Reputation tops list of business priorities in BSI’s Organisational Resilience benchmarking study

Protecting reputation tops business leaders’ list of priorities ahead of financial achievements and business leadership. That’s according to the world’s first benchmarking study of Organisational Resilience published by the British Standards Institution (BSI). The study finds that reputation is seen as the most important element in relation to the long-term success of a business, even more so than financial aspects, leadership and vision and purpose. Despite this, 43% of those interviewed as part of the global study believe their organisation is strongly susceptible to reputational risk. 

No fewer than 1,250 senior leaders of organisations across the globe participated in the study, which covers ten sectors across three regions: the UK and Ireland, the USA and the Asia Pacific region.

The magnitude of reputational risk was found to vary by geography. Globally, 62% rate their organisation’s current reputation as ‘Excellent’ or ‘Very good’, but this figure rises to 75% in the US and falls to 55% and 56% in the UK and Ireland and Asia Pacific respectively.

Out of the 16 elements that make up Organisational Resilience, the study found that the most and least important are:

Most important
Reputational Risk
Financial Aspects
Leadership
Vision and Purpose
Information and Knowledge Management

Least important
Horizon Scanning
Alignment
Community Engagement
Culture
Adaptive Capacity

The study also investigated how these elements ranked in terms of perceived performance. It found the following:

Highest performing
Financial Aspects
Alignment
Leadership
Vision and Purpose
Governance and Accountability

Worst performing
Supply Chain
Innovation
Horizon Scanning
Information and Knowledge Management
Awareness, Training and Testing

Howard Kerr, CEO at the BSI, commented: “In today’s volatile and uncertain world, understanding what it takes to survive and thrive is tougher than ever. It’s encouraging that business leaders understand success is measured by more than just market share, with trust and reputation clearly seen as being critical to long-term success. However, our culture of instant communication means that reputations can be destroyed in a matter of minutes. This makes it particularly concerning that only 62% of respondents rated themselves as ‘Excellent’ or ‘Very good’ when it came to proactively building their reputation.”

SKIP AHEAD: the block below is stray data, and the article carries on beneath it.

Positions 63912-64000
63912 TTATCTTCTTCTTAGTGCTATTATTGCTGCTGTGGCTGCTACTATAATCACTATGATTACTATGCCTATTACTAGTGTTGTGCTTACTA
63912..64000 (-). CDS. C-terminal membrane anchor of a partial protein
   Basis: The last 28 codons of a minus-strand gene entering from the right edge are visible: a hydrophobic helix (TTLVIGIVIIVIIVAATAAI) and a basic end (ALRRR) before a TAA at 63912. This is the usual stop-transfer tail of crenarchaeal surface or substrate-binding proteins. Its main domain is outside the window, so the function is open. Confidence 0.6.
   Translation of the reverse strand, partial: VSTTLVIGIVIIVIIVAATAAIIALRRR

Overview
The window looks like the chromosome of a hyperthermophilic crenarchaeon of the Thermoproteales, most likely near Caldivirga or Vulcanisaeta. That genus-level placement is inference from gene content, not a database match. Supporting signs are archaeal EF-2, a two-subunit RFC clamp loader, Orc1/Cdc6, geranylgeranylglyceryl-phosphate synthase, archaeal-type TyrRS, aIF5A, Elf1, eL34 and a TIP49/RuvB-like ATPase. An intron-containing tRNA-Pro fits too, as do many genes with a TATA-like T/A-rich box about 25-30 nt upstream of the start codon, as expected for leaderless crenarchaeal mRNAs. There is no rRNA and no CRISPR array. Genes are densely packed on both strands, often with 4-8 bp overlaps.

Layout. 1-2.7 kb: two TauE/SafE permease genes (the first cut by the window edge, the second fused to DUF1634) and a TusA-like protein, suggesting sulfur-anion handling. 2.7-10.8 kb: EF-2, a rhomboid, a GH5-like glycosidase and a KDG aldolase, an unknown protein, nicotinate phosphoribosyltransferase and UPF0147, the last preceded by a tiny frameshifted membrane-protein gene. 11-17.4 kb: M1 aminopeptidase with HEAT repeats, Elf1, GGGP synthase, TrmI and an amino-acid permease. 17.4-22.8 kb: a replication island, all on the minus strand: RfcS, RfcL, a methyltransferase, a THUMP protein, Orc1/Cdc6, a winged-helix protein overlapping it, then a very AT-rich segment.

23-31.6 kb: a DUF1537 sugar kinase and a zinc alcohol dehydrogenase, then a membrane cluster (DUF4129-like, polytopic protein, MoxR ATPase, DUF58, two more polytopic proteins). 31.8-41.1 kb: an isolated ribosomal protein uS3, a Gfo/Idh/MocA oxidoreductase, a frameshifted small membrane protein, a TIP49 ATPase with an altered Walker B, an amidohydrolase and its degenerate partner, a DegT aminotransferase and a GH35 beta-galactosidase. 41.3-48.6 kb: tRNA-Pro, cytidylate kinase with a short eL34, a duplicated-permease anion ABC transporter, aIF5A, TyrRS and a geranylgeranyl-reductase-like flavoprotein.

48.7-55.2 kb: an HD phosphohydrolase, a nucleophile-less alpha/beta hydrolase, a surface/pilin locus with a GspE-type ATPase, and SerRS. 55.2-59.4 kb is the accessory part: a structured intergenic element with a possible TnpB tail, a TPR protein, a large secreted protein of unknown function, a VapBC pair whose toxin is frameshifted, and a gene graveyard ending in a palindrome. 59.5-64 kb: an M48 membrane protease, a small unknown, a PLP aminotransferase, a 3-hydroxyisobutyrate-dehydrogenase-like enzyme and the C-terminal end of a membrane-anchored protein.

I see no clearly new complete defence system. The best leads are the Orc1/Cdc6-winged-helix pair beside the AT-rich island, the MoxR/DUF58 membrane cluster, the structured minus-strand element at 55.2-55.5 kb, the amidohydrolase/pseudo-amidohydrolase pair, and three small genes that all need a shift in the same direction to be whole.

Howard Kerr: CEO at the BSI

Howard Kerr: CEO at the BSI

‘Supply Chain’ was perceived as the least resilient of the elements. The research found this to be largely as a result of senior business leaders feeling less in control of supply chain processes as they reside outside of their organisation. This places an onus on leaders to focus on maintaining the proper procedures to ensure their supply chains are as visible as possible, while using governance frameworks to maintain the highest ethics within their supply chain.

‘Horizon Scanning’ was identified as the least important aspect of resilience, with one third of respondents believing their organisations are ‘Average’ to ‘Poor’ at horizon scanning. This is the case for businesses of all ages, where a lack of processes and systems mean that organisations are unable to learn from past events, understand potential threats and make the changes they need to action.

Kerr concluded: “The challenges identified by our report cannot be addressed with quick and easy fixes. Organisational Resilience has no finishing line. Instead, weaknesses should be tackled through a process of continual improvement. Past prosperity is no guarantee of future success. It’s only by embedding this kind of culture that organisations will be able to master resilience. We very much hope that the BSI’s Organisational Resilience Index provides the inspiration for more firms to embark on this process and reassess whether they measure up to industry Best Practice across their operations.”

About the Author

Brian Sims BA (Hons) Hon FSyI, Editor, Risk UK (Pro-Activ Publications)

Beginning his career in professional journalism at The Builder Group in March 1992, Brian was appointed Editor of Security Management Today in November 2000 having spent eight years in engineering journalism across two titles: Building Services Journal and Light & Lighting.

In 2005, Brian received the BSIA Chairman’s Award for Promoting The Security Industry and, a year later, the Skills for Security Special Award for an Outstanding Contribution to the Security Business Sector.

In 2008, Brian was The Security Institute’s nomination for the Association of Security Consultants’ highly prestigious Imbert Prize and, in 2013, was a nominated finalist for the Institute’s George van Schalkwyk Award.

An Honorary Fellow of The Security Institute, Brian serves as a Judge for the BSIA’s Security Personnel of the Year Awards and the Securitas Good Customer Award.

Between 2008 and 2014, Brian pioneered the use of digital media across the security sector, including webinars and Audio Shows. Brian’s actively involved in 50-plus security groups on LinkedIn and hosts the popular Risk UK Twitter site.

Brian is a frequent speaker on the conference circuit. He has organised and chaired conference programmes for both IFSEC International and ASIS International and has been published in the national media.

Brian was appointed Editor of Risk UK at Pro-Activ Publications in July 2014.

Related Posts